Last week, Founder of The Scottish Gin Society, Stephen White, visited South-West Holland to discover more about the birthplace of gin.
Arriving in the historic city of Leiden, it quickly became apparent that gin has its place in history here but not necessarily in the modern-day gin revolution that we have all been experiencing in Scotland.
Starting its life, in the early 1600’s as Jenever (pronounced ‘hen-ever’), it was a distillation of malt wine with juniper and other botanicals added. If you’ve done any gin tours that include a brief history of gin, then you’ll know that King William of Orange pioneered the use of Jenever and gave it to his armies, and English allies – thus coining the phrase ‘Dutch Courage’. They drank this Jenever during the Eighty Years War whilst trying to repel the Spanish occupation of Holland.
Particularly successful at defending itself from the foreign oppressors was Leiden. The old city was protected by a moat and 7 gates – all of which are still there to see today. For its bravery and loyalty, King William of Orange provided Leiden with the gift of a University – now over 400 years old and the oldest in Holland.
A botanical garden was quickly established in 1593 by Leiden University – where the first tulip bulbs were grown (after being imported from Turkey).
Named Hortus – this botanical garden still flourishes today. The meaning of Hortus is an ‘enclosed garden’ but it is also attributed to a description of dried botanicals. So it’s no surprise that supermarket chain Lidl named its Own Brand Gin and its London Gin Bar as ‘Hortus’ referencing the history of gin and the botanicals which make it so special today.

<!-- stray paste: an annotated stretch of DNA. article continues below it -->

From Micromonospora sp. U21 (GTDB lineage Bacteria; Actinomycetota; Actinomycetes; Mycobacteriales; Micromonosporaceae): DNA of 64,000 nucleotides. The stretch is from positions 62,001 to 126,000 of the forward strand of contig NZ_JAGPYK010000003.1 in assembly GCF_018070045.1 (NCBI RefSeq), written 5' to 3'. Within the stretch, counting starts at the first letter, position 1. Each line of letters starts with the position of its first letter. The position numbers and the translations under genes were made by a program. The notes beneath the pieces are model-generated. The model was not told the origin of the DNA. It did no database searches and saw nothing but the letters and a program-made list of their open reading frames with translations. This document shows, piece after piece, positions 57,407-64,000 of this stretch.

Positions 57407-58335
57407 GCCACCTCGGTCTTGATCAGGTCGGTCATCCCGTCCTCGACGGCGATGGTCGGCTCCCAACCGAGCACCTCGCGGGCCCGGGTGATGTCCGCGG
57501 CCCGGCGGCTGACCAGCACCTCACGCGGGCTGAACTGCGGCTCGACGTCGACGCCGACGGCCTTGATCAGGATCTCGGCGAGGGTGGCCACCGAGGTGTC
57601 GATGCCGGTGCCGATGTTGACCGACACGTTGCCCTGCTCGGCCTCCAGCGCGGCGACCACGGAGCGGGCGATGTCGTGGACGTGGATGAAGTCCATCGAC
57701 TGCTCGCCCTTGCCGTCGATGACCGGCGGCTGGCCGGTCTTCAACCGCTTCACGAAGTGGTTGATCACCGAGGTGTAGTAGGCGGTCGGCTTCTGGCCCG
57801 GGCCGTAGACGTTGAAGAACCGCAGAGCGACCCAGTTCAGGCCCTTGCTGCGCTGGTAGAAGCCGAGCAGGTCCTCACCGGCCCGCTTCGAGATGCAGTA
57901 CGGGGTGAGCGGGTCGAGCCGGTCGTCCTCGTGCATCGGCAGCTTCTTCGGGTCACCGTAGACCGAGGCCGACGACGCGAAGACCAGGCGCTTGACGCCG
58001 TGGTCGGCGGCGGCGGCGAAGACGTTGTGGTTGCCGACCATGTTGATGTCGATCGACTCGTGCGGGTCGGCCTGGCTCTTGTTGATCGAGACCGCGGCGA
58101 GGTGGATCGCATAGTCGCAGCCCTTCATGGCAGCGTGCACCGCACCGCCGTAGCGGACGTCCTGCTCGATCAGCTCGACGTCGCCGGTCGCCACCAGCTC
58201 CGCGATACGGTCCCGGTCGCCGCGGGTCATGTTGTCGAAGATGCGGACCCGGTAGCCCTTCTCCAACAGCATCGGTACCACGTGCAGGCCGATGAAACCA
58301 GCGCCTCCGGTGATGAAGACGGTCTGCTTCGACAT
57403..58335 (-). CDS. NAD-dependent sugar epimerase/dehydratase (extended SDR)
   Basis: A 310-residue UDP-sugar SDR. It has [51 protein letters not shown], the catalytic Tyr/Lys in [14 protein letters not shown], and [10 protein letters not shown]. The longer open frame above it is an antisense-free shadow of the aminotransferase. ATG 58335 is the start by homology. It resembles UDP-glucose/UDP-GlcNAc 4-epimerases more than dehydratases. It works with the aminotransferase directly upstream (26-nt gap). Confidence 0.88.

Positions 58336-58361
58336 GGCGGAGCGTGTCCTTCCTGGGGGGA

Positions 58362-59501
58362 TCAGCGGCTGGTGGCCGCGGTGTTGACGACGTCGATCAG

But gin doesn’t really seem such a big thing in Holland. The bars of Amsterdam and Leiden generally stock only a few gins with Hendrick’s being the standout runaway leader.
After that, maybe a few international brands like Bombay and Gordons and a couple of Dutch Gins if you are lucky. So it wasn’t that easy to drink a Dutch Gin in Holland!
Jenever was first produced in Schiedam (pronounced ‘Ski-Dam’) – just a few kilometres down the road from Leiden. The Jenever Museum is located here and you’ll find everything you need to know about ‘old jenever’ and ‘new jenever’ and much more. Whilst in Schiedam, Stephen and his group managed to find a bar which stocked two local gins – Bobby’s and Loopuyt – extremely tasty and very well served, making it even more puzzling as to why the gin explosion, taking place in the UK and other parts of the globe, does not appear to have caught the imagination in Holland.
In fact, Jenever seems as easy to come by as gin in the local bars. In Leiden, they found one bartender who was only too happy to volunteer ways to drink it. Of particular amusement was the KopStoot – or Head Butt. It seems that a combination of Lager and Jenever is the Dutch equivalent of a Jaeger Bomb!